AIG and Maurice “Hank” Greenberg, in their latest legal fight, seem both to
be hoping that they can convince a judge and a jury that the ends justify
the means, and perhaps also that they are the nicer of the two parties.
The insurance company and its former CEO head to court on Monday in
a tussle over who should be allowed to keep hundreds of millions of shares
of AIG that Greenberg and a company he controls, Starr International, took
when he left his former employer. AIG says those shares and the more than $4
billion in profits Starr International has reaped from past stock sales are
the property of the insurer and its employees.
But rather than fight over the merits of the case, both sides have spent the
past few weeks arguing that they should win because what they plan to do
with the money is more worthy than what the other side has planned. “You do
see this sort of thing in cases that involve people with dubious reputations
in the public eye,” says James Cox, a law professor at Duke University. “And
I do think a desire to improve his public reputation is what is driving
Greenberg in this case.”
Last week, AIG for the first time said that if it wins it plans to
use the money to pay back taxpayers . Previously, the company had suggested
that the missing shares should be used to compensate employees.
Greenberg’s Starr, for its part, has recently been beefing up its
credentials as a charity. In the past few weeks, Starr has given out $1.5
million to antihunger and homeless causes in the New York City area. Starr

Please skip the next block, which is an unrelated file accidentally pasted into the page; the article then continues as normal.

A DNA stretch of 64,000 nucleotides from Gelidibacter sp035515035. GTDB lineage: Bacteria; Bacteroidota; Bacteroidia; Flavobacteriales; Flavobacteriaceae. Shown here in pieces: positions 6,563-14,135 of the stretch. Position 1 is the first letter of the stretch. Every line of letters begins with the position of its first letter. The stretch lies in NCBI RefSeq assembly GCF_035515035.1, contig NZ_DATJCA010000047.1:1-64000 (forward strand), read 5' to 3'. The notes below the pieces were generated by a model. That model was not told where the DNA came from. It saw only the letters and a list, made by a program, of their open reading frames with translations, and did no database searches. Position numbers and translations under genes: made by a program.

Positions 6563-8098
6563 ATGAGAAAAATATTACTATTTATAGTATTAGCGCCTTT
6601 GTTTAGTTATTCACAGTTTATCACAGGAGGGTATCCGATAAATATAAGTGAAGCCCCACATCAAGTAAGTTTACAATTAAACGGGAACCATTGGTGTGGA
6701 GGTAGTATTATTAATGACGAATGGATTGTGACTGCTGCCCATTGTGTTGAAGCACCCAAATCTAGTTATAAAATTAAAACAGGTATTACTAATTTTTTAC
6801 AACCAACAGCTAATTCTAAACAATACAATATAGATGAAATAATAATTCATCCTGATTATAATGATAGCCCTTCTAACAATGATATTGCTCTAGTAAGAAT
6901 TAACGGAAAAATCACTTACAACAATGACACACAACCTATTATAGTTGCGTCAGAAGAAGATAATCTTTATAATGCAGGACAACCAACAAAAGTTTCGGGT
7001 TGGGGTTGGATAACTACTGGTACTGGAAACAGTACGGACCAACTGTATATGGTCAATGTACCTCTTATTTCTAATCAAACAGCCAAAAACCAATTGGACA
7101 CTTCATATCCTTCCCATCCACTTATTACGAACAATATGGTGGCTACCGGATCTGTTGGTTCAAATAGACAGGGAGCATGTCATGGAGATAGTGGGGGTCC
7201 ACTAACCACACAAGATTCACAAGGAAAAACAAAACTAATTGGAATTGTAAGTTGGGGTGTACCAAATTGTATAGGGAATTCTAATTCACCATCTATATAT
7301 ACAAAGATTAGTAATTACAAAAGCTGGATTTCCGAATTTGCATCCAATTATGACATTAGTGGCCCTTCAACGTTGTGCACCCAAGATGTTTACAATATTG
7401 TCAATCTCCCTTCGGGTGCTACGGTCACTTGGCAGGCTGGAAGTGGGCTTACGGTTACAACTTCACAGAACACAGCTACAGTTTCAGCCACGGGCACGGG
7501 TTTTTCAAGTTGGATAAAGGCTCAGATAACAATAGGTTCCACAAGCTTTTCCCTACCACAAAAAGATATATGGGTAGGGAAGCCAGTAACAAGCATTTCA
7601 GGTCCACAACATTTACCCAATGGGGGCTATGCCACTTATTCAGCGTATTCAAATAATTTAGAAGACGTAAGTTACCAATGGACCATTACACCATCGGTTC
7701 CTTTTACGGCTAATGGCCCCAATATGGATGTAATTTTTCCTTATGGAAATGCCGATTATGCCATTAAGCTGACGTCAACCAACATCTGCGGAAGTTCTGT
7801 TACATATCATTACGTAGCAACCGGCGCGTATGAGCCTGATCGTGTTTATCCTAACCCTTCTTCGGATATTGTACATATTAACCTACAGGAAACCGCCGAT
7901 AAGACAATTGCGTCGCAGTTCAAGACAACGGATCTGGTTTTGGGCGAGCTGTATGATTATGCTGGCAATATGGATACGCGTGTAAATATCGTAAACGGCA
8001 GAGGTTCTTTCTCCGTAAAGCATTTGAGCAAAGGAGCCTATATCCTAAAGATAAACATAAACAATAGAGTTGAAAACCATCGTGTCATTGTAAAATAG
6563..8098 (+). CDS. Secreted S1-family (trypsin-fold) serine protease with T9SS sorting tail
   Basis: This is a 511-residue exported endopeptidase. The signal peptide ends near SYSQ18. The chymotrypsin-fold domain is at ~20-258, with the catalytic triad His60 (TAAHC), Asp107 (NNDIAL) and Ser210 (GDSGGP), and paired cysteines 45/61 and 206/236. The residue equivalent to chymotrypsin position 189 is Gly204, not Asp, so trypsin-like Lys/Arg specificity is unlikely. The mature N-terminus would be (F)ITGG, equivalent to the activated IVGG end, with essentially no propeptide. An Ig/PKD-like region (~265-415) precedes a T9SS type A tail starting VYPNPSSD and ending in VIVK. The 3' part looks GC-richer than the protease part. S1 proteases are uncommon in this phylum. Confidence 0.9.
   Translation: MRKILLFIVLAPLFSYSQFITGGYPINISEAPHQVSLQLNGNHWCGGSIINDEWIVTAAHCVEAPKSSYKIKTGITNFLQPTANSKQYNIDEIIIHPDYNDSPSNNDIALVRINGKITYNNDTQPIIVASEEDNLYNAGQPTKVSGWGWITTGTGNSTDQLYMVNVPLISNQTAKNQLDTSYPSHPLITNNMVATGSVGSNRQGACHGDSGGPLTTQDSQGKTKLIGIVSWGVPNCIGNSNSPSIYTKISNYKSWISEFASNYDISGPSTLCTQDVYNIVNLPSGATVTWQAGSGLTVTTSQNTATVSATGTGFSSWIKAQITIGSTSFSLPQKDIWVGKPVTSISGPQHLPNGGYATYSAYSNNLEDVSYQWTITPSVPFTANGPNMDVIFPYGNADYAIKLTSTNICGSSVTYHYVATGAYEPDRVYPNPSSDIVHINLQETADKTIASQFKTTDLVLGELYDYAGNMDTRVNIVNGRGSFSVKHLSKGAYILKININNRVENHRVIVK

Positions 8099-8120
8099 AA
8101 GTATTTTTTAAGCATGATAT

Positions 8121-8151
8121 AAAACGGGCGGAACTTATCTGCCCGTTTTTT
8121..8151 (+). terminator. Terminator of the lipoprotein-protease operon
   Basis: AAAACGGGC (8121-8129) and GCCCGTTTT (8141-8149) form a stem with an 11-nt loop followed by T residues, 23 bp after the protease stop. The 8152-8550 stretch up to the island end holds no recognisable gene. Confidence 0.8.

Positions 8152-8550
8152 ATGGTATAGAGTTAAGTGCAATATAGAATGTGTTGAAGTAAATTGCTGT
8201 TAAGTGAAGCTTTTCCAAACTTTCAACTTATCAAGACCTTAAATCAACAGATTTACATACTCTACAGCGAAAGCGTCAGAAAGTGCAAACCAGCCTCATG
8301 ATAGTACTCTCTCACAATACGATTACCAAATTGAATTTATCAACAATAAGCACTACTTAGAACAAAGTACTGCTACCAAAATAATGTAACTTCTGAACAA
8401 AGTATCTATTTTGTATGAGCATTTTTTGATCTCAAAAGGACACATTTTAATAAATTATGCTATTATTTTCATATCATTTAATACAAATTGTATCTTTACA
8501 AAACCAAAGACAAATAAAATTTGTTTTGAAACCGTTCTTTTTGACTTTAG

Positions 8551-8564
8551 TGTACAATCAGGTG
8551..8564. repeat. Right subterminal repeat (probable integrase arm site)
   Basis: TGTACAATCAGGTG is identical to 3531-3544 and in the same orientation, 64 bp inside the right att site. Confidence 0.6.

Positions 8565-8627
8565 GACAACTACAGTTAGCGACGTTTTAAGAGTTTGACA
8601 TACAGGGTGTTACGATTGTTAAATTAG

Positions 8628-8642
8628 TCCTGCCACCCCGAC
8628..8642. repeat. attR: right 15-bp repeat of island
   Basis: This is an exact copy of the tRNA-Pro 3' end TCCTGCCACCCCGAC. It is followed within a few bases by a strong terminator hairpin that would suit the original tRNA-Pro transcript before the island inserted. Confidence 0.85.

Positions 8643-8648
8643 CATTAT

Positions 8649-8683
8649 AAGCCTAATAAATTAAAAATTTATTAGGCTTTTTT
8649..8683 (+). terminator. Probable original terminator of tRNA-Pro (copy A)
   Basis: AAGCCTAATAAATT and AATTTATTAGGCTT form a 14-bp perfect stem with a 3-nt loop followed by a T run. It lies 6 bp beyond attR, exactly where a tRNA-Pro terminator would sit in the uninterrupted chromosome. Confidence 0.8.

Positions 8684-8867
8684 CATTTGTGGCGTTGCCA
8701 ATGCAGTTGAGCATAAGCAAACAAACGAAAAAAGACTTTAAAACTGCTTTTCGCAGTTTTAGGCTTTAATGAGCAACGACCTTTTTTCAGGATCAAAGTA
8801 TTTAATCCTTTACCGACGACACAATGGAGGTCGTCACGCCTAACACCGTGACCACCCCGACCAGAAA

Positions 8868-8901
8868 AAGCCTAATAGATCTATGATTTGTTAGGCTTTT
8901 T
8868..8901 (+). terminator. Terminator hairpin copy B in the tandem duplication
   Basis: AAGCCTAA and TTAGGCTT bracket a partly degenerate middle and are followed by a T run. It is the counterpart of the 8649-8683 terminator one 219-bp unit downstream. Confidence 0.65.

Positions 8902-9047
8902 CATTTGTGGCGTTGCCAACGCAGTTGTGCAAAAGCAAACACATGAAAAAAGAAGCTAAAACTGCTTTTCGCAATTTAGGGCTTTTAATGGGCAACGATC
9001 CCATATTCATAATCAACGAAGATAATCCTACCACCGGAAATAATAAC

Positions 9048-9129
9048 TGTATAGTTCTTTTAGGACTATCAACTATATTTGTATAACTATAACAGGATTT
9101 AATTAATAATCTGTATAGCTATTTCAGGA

is owned by a nonprofit but it
only made its first charitable donation in 2006.
The complicated case stems from the departure of Greenberg in 2005,
when he was ousted from AIG, a company he ran for 37 years, amid an
accounting scandal. While the case gets at the wacky bonuses and
compensation structure present at AIG for years, the facts of it predates the
mortgage mess and the company’s current troubles.
Here, in a nutshell, is the source of the current disagreement. Back in
2005, Greenberg was the head of both AIG and Starr International, a private
insurance company whose main asset was nearly 300 million shares of AIG.
For years, Starr had used that stock to dole out retention bonuses to AIG
executives. When AIG booted Greenberg, he seized control of Starr and its
AIG shares. Greenberg says Starr is a separate company that was set up to
use its shares to benefit a charitable trust, and insists it can do what it
wants with the shares. AIG says Starr was given those shares with the
understanding that they would eventually be returned to AIG and its
The stakes in the case have only increased now that AIG’s fortunes have
plummeted in the financial crisis. AIG’s market capitalization has plunged
95% in the past year to a recent $4.3 billion. That means, should AIG be
able to recapture it, the trove of cash and assets sitting at Starr, which
has collected $4 billion from selling AIG shares in the past few years,
could end up being one of AIG most valuable assets. That has made the
mudslinging all the more intense.
A spokesperson for AIG says the idea that Starr is a charity is a sham, noting that Greenberg’s company in all the years of its existence has donated
less than 0.01% of its worth. “Only after AIG brought this action did SICO
[Starr International] suddenly and cynically show charitable tendencies,”
says the spokesman. “Mr. Greenberg is dressing up SICO in a veneer of
philanthropy just like a defendant who buys a new suit for the courtroom.”
Greenberg and Starr say that AIG should not be believed when it says it is pursuing
the lawsuit on behalf of shareholders or taxpayers. In a recent e-mail to a
blogger, a Starr spokesperson wrote, “By its own admission, AIG is
prosecuting these claims for only one purpose: To add hundreds of millions
of dollars to a bonus pool available to AIG’s top 700 executives.”
Both sides say they have been consistent in their reasons for pursuing the
case, and that the other side is mischaracterizing their intentions. A
spokesman for AIG says, “We have not changed a whit our determination to
restore to the trust that which was wrongfully taken from it.”
In this whole disagreement, of course, one thing is certain: There are
likely to be some fireworks when this case begins on Monday.
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